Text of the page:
For nearly 10 years, Minnesota History Center volunteer Ted Stamos has brought history alive for visitors of all ages.
Stamos has donated 3,300 volunteer hours during that time, but it’s not something he sees as work. It’s more like a labor of love: “It meets my desire to feel useful and valued in an organizational mission that will leave the world better than I found it, and that primarily benefits my fellow human beings as a result.”
Stamos, an Air Force veteran, spends his Saturdays inside the exhibit “Minnesota’s Greatest Generation.” He can be found engaging with guests in the multimedia program “This Must Be Hell,” where they experience the recreation of a true combat parachute jump from a C-47 plane flying over Normandy on D-Day, June 6, 1944.
As guests enter the exhibit, Stamos greets them and prepares them for the experience. Drawing on the latest D-Day research, and using stories of pilots and parachuters, he gives a detailed presentation to add a real-life connection to the multimedia program; his stories and reflections from days of service, from so many years ago, add a personal touch for visitors: These stories help guests understand the real horror and sacrifice of men and women during WWII, and the trauma and moral injury have lived with for the decades after returning home.
Stamos has become something of a local celebrity, at least for history buffs. And guests who stumble upon his Saturday presentation come away singing his praises. Danell from Champlin, for one, says, “Ted was simply put phenomenal! His taking the time to set the stage, to truly understand the implications and the cost to humanity, was truly inspiring. I speak for our entire group of veterans, his contributions were the best of our day.”
Stamos doesn’t confine his presentation to the walls of the Minnesota Historical Society, either: He also takes this presentation on the road, meeting with veterans at senior living homes, libraries, and veteran associations. He hopes that this work will provide some help for those suffering from the effects of war.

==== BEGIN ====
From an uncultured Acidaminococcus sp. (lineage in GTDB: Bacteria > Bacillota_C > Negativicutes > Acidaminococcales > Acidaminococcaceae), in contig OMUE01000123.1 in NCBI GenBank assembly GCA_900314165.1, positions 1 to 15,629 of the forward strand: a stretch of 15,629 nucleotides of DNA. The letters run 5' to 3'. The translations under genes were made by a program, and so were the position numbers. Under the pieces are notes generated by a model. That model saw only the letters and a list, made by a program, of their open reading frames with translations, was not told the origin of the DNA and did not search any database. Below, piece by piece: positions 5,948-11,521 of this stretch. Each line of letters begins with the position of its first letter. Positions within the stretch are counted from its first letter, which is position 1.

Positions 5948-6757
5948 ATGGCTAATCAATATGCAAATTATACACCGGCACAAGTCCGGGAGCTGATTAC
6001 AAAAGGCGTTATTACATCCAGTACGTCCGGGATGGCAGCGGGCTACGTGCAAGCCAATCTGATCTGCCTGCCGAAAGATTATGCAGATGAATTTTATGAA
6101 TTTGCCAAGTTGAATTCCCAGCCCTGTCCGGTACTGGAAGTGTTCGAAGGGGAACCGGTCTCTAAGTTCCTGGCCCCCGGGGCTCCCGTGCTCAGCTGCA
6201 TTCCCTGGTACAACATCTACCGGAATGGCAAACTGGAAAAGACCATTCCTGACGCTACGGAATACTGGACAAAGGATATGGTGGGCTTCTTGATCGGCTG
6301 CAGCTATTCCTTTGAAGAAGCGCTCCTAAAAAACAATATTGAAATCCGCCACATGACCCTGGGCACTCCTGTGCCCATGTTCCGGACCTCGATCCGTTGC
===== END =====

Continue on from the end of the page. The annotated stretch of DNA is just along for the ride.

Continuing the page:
Stamos began volunteering in 2008 when the Minnesota History Center called for help in refurbishing the fuselage of C-47 plane and turning it into a theater piece for the new exhibit “Minnesota’s Greatest Generation.” This exhibit explores the Great Depression, WWII and the baby boom through Minnesota stories. A group of volunteers made up of Stamos and a group of veterans dismantled and then refurbished the fuselage of the plane.
Stamos also helped construct a Jenny airplane, the first type of plane aviator Charles Lindbergh owned, the plane currently hangs in the History Center. He also helped refurbish a Vietnam-era Huey helicopter for use in “The 1968 Exhibit,” which is currently on display. But welcoming guests to the C-47 program remains his passion. Visitors can engage with Ted on most Saturdays, including this Memorial Day weekend.
About the Minnesota Historical Society
“The Minnesota Historical Society is a nonprofit educational and cultural institution established in 1849. MNHS collects, preserves and tells the story of Minnesota’s past through museum exhibits, libraries and collections, historic sites, educational programs and book publishing. Using the power of history to transform lives, MNHS preserves our past, shares our state’s stories and connects people with history.”
Visit their website at mnhs.org.
Above information was found in this press release.
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